Loop#3 3. Not empty 4. 5, 3, 2| 7, 8 5. 2, 3, 5| 7, 8 6. 2, 3| 5, 7, 8 Loop#4 3. Not empty 4. 2, 3| 5, 7, 8 5. 2, 3| 5, 7, 8 6. 2| 3, 5, 7, 8 Loop#5 Not empty 4. 2| 3, 5, 7, 8 5. 2| 3, 5, 7, 8 6. |2, 3, 5, 7, 8 Loop#6 3. Empty End loop N=5 List is 5, 7, 2, 8, 3 5, 7, 2, 8, 3| Loop#1 3. Not empty 5, 7, 2, 3, 8| 5, 7, 2, 3| 8 Loop#2 3. Not empty 4. 5, 7, 2, 3| 8 5. 5, 3, 2, 7| 8 6. 5, 3, 2| 7, 8 Unsorted section | Sorted section Invitation to Computer Science, C++ Version, Third Edition

Selection Sort (continued)
Count comparisons of largest so far against other values Find Largest, given m values, does m-1 comparisons Selection sort calls Find Largest n times, Each time with a smaller list of values Cost = (n-1) + (n-2) + … = n(n-1)/2 Invitation to Computer Science, C++ Version, Third Edition

Selection Sort (continued)
Time efficiency Comparisons: n(n-1)/2 Exchanges: n (swapping largest into place) Overall: (n2), best and worst cases Space efficiency Space for the input sequence, plus a constant number of local variables Invitation to Computer Science, C++ Version, Third Edition

Selection Sort (continued)
X Y 3 5 X Y 5 5 X = Y X Y 5 5 Y = X Invitation to Computer Science, C++ Version, Third Edition

Selection Sort (continued)
X Y 3 3 5 T = X -- Copy X to T T X Y 5 5 3 X = Y -- Copy Y to X T X Y 5 3 3 Y = T -- Copy T to X Invitation to Computer Science, C++ Version, Third Edition

Order of Magnitude – Order n2
All functions with highest-order term cn2 have similar shape An algorithm that does cn2 work for any constant c is order of magnitude n2, or (n2) Invitation to Computer Science, C++ Version, Third Edition

Order of Magnitude – Order n2 (continued)
Anything that is (n2) will eventually have larger values than anything that is (n), no matter what the constants are An algorithm that runs in time (n) will outperform one that runs in (n2) e.x. (½)n n, 5n2 + 1 and 10 n2 run in the same (n2) Invitation to Computer Science, C++ Version, Third Edition

Work = cn2 for Various Values of c
Figure 3.10 Work = cn2 for Various Values of c Invitation to Computer Science, C++ Version, Third Edition

Figure 3.11 A Comparison of n and n2
Invitation to Computer Science, C++ Version, Third Edition

Figure 3.11 A Comparison of n and n2
Invitation to Computer Science, C++ Version, Third Edition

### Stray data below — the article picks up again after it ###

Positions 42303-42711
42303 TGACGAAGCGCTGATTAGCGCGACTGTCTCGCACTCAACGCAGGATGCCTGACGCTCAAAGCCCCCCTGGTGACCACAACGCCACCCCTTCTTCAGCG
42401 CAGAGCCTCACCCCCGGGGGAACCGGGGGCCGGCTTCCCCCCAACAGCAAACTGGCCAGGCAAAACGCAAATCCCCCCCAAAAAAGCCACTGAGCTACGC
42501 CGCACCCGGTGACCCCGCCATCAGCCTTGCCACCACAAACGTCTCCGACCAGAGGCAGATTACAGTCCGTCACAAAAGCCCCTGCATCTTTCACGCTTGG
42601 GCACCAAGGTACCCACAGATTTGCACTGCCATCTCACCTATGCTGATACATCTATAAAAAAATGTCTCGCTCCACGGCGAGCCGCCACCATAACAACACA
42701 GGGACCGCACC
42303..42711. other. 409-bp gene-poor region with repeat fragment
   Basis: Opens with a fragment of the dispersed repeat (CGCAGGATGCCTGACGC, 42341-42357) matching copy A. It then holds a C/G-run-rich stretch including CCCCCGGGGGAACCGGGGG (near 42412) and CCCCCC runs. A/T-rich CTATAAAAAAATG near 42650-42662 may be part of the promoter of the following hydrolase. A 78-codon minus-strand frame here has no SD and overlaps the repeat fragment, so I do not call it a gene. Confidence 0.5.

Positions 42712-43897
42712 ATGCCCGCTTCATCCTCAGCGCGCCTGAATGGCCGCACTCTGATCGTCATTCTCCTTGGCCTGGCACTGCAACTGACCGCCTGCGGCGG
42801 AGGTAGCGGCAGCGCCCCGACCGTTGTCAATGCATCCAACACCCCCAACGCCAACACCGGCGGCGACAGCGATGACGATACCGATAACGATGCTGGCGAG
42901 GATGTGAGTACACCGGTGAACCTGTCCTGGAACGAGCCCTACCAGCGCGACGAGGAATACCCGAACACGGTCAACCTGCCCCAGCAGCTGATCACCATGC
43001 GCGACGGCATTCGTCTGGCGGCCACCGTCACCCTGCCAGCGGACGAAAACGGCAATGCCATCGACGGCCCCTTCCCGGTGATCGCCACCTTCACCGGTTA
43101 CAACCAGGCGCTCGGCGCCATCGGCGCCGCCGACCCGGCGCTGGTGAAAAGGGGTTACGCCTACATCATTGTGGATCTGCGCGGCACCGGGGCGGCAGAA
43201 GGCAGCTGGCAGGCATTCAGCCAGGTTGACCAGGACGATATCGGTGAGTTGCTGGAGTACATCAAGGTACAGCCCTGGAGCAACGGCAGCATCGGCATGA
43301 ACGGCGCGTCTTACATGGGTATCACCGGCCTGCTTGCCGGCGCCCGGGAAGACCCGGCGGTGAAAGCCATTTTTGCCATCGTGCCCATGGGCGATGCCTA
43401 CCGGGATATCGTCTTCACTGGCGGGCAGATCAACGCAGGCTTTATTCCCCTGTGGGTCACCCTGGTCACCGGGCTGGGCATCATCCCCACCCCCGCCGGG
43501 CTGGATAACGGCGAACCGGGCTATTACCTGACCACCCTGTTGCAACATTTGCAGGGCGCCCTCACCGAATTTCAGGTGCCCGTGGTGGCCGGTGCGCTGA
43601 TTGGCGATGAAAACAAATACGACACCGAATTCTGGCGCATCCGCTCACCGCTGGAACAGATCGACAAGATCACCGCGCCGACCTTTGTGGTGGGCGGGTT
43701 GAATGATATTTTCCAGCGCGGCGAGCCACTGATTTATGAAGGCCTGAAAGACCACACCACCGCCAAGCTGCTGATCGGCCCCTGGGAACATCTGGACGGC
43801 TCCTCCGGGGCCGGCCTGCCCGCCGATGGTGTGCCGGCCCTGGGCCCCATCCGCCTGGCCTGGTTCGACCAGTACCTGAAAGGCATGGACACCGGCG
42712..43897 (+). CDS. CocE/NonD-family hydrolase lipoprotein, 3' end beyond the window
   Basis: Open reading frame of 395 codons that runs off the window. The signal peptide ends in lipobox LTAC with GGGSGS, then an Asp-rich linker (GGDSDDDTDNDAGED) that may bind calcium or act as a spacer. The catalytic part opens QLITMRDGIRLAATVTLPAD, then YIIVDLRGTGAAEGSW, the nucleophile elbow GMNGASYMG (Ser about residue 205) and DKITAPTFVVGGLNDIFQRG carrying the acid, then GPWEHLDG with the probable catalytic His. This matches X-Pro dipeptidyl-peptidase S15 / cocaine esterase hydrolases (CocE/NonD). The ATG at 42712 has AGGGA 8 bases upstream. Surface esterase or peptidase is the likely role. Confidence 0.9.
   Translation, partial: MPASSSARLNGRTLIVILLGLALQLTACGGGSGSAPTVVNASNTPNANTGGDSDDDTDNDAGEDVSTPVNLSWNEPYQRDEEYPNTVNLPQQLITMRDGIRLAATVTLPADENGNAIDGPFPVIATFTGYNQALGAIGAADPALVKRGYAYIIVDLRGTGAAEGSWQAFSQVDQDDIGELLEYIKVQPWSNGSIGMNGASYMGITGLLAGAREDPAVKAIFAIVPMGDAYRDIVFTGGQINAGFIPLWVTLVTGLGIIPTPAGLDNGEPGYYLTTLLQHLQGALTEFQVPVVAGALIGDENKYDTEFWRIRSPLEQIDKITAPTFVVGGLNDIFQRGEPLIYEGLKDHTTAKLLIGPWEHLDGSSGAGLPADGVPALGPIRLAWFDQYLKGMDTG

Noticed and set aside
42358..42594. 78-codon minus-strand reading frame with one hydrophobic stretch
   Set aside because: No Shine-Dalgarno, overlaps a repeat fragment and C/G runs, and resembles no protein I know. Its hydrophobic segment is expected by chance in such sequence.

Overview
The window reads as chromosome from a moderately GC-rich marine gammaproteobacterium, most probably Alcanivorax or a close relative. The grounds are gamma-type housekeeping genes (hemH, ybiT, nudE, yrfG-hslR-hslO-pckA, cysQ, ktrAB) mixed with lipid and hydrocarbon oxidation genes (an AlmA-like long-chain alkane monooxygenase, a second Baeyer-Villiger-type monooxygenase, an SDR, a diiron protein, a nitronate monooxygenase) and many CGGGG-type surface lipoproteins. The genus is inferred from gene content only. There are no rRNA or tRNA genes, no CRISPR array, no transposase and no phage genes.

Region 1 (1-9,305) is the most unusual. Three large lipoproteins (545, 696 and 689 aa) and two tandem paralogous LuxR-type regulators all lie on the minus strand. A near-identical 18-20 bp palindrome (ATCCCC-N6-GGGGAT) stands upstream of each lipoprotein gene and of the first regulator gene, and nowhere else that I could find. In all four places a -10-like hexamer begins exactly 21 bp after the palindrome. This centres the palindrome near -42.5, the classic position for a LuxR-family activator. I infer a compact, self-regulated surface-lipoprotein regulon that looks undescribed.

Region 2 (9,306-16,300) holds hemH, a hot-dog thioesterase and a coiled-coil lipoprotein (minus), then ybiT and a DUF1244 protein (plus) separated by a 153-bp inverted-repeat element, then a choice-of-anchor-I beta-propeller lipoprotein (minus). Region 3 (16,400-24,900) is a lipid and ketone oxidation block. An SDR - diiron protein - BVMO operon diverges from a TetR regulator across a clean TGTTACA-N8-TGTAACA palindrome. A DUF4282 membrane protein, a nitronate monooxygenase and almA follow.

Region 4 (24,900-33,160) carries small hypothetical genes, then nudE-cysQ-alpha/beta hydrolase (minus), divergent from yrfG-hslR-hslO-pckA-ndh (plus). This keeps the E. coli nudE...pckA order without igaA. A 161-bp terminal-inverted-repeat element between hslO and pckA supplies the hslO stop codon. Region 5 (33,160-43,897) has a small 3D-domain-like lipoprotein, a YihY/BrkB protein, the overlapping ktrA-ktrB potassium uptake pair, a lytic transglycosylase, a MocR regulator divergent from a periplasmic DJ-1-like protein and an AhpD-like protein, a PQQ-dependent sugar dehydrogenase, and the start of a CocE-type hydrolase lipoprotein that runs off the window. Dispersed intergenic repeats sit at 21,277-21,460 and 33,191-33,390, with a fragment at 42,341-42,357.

Analysis of Algorithms
Multiple algorithms for one task may be compared for efficiency and other desirable attributes Data cleanup problem Search problem Pattern matching Invitation to Computer Science, C++ Version, Third Edition

Data Cleanup Algorithms
Given a collection of numbers, find and remove all zeros Possible algorithms Shuffle-left Copy-over Converging-pointers Invitation to Computer Science, C++ Version, Third Edition

The Shuffle-Left Algorithm
Scan list from left to right When a zero is found, shift all values to its right one slot to the left Invitation to Computer Science, C++ Version, Third Edition

The Shuffle-Left Algorithm for Data Cleanup
Figure 3.14 The Shuffle-Left Algorithm for Data Cleanup Invitation to Computer Science, C++ Version, Third Edition

An Example Legit=5 Legit=4 24 36 45 24 45 36 24 45 36 Legit=4 24 36 45
24 36 45 24 45 36 24 45 36 Legit=4 24 36 45 24 45 36 Legit=3 24 45 36 24 45 36 An Example Invitation to Computer Science, C++ Version, Third Edition

The Shuffle-Left Algorithm (continued)
Time efficiency Count examinations of list values and shifts Best case No shifts, n examinations (n) Worst case Shift at each pass, n passes n2 shifts plus n examinations (n2) Invitation to Computer Science, C++ Version, Third Edition

The Shuffle-Left Algorithm (continued)
Space efficiency n slots for n values, plus a few local variables (n) Invitation to Computer Science, C++ Version, Third Edition

The Copy-Over Algorithm
Use a second list Copy over each nonzero element in turn Time efficiency Count examinations and copies Best case All zeros n examinations and 0 copies (n) Invitation to Computer Science, C++ Version, Third Edition

The Copy-Over Algorithm for Data Cleanup
Figure 3.15 The Copy-Over Algorithm for Data Cleanup Invitation to Computer Science, C++ Version, Third Edition

The Copy-Over Algorithm (continued)
Time efficiency (continued) Worst case No zeros n examinations and n copies (n) Space efficiency 2n slots for n values, plus a few extraneous variables Invitation to Computer Science, C++ Version, Third Edition